Secondly, using a dynamic black/grey/whitelist can provide a more effective and flexible way to authenticate traffic. These lists can be automatically updated in real-time to add or remove IP addresses based on their behavior, reputation, or other criteria. For example, IP addresses that have been identified as part of a botnet or that are known to be sources of malicious traffic can be automatically added to a blacklist, while IP addresses that have a good reputation can be added to a whitelist. IP addresses that are neither clearly malicious nor trustworthy can be added to a greylist and subjected to more scrutiny before being allowed to pass through.

The option to use dynamic listing is an exclusive i3D.net offering in our Anti-DDoS solution, something that most other providers do not provide. By using these dynamic lists, the authentication system can adapt quickly to changing conditions and respond to new threats. This can be especially important in the case of DDoS attacks, where attackers may use many compromised devices to generate traffic from multiple IP addresses. By continuously monitoring and updating the lists, the authentication system can effectively block traffic from these sources and prevent the DDoS attack from succeeding.

Securing media servers without compromising on latency

But dynamic listings or not, you’d want to implement any anti-DDoS mechanism without any added latency. Since many DDoS mitigation techniques are executed in “scrubbing centers”, they may add additional latency in some cases. A DDoS scrubbing center is a specialized facility that provides DDoS protection and mitigation services to organizations that are at risk of DDoS attacks. These ‘facilities” however, are usually data centers with overcapacity in select regions. This means that your end-users’ data packages are sent halfway across the world, then get scrubbed before being sent back, adding additional latency in the progress.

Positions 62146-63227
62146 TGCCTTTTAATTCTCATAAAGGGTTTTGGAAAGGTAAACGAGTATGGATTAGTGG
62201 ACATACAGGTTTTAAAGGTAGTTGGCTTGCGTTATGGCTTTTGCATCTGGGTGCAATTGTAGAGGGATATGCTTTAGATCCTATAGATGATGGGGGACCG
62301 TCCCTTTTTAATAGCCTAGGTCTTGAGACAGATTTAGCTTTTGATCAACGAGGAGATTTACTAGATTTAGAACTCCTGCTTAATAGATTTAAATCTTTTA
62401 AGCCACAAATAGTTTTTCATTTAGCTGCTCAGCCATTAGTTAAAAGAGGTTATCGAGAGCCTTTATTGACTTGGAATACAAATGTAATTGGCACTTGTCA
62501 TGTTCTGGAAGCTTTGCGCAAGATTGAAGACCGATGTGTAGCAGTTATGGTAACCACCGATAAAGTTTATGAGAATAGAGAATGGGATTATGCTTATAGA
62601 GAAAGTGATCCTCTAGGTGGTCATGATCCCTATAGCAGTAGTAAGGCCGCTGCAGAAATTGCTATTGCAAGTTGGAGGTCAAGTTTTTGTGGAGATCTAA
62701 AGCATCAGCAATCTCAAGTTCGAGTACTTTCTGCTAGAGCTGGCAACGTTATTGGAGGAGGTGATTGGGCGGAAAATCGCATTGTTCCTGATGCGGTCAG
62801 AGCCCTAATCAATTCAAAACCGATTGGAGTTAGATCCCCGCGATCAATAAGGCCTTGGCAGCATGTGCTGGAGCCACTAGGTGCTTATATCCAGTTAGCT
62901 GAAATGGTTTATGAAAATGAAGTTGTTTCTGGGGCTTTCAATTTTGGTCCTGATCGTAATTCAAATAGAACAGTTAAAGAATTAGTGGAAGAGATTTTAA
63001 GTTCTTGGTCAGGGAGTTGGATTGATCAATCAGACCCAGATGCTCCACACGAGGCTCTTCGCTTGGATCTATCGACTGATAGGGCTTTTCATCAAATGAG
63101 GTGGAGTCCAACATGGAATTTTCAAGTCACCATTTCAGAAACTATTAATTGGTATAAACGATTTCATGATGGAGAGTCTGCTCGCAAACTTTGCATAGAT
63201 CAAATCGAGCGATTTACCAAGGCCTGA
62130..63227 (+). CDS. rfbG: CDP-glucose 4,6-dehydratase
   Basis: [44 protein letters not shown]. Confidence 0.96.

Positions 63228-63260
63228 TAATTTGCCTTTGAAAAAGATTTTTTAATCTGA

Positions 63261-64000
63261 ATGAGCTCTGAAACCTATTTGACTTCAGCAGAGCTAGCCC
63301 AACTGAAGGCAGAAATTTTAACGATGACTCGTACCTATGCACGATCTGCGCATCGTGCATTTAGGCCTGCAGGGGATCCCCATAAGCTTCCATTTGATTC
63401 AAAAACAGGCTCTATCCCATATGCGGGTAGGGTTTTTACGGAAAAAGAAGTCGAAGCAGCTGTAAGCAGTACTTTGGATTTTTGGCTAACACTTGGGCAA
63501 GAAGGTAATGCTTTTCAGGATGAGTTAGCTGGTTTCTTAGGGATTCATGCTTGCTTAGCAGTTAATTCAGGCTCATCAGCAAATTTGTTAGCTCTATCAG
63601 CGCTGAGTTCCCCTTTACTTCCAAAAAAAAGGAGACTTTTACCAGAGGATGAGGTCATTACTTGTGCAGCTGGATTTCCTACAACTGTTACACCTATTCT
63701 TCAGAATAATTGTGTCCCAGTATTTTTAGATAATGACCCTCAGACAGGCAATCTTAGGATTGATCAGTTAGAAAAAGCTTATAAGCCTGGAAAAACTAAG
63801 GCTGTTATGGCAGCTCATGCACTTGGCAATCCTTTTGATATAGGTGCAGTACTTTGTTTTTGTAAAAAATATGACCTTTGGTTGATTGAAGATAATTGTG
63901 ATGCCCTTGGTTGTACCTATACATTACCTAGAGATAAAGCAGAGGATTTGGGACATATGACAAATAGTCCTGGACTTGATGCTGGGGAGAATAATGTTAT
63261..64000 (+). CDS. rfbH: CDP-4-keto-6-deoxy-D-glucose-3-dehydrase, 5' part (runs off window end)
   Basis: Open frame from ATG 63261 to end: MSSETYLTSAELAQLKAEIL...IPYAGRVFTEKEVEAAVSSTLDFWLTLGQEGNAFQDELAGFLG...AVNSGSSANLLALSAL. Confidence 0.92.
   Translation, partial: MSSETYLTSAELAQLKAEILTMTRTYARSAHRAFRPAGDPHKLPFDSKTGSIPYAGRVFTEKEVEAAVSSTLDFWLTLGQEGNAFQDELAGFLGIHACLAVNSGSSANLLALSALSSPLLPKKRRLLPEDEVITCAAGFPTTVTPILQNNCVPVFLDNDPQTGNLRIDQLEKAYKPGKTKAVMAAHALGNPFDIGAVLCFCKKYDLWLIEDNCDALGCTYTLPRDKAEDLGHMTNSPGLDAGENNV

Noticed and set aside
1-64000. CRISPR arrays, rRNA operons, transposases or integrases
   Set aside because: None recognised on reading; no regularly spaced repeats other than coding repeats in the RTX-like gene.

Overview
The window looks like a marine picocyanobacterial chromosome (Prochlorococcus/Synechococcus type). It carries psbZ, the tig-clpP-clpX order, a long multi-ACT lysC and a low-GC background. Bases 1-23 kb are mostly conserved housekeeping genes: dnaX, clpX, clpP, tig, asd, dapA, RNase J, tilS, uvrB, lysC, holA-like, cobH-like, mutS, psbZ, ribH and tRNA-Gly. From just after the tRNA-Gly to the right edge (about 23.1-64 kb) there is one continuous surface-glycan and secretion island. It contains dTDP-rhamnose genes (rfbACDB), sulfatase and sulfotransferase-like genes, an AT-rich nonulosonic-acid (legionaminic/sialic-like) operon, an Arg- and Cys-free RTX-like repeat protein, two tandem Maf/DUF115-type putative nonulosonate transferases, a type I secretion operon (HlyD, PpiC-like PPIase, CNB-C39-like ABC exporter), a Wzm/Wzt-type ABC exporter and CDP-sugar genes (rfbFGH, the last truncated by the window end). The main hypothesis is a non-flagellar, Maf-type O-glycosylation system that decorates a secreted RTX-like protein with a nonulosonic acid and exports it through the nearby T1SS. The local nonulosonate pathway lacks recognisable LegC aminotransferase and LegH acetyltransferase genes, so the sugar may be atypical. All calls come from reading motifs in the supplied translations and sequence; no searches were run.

Overall, authenticating all traffic at the edge using dynamic black/grey/whitelists can provide an effective way to prevent DDoS attacks on WebRTC media servers. By filtering traffic before it reaches the server and making real-time updates to the authentication lists, this approach can provide a high level of protection against both known and unknown threats.

There is a vast difference between DDoS mitigation options. Depending on the level of risk you want to assume, and to what extent user impact is crucial for your application, it may pay off to do your due diligence on the Anti-DDoS measures you have in place today. How your providers protect you today and to what extent you are at risk are questions you should have answers for.

Main Take-Aways

Managing a global RealTime Communications (RTC) application, whether you are leveraging the WebRTC protocol or one of many others is no easy feat. Even if you have your infrastructure strategy in place and have improved your user experience by managing jitter, packet loss and latency, you still may be targeted for a Distributed denial of service (DDoS) attack.

Get in touch with our experts and discover what our anti-DDoS solution can do for your WebRTC application.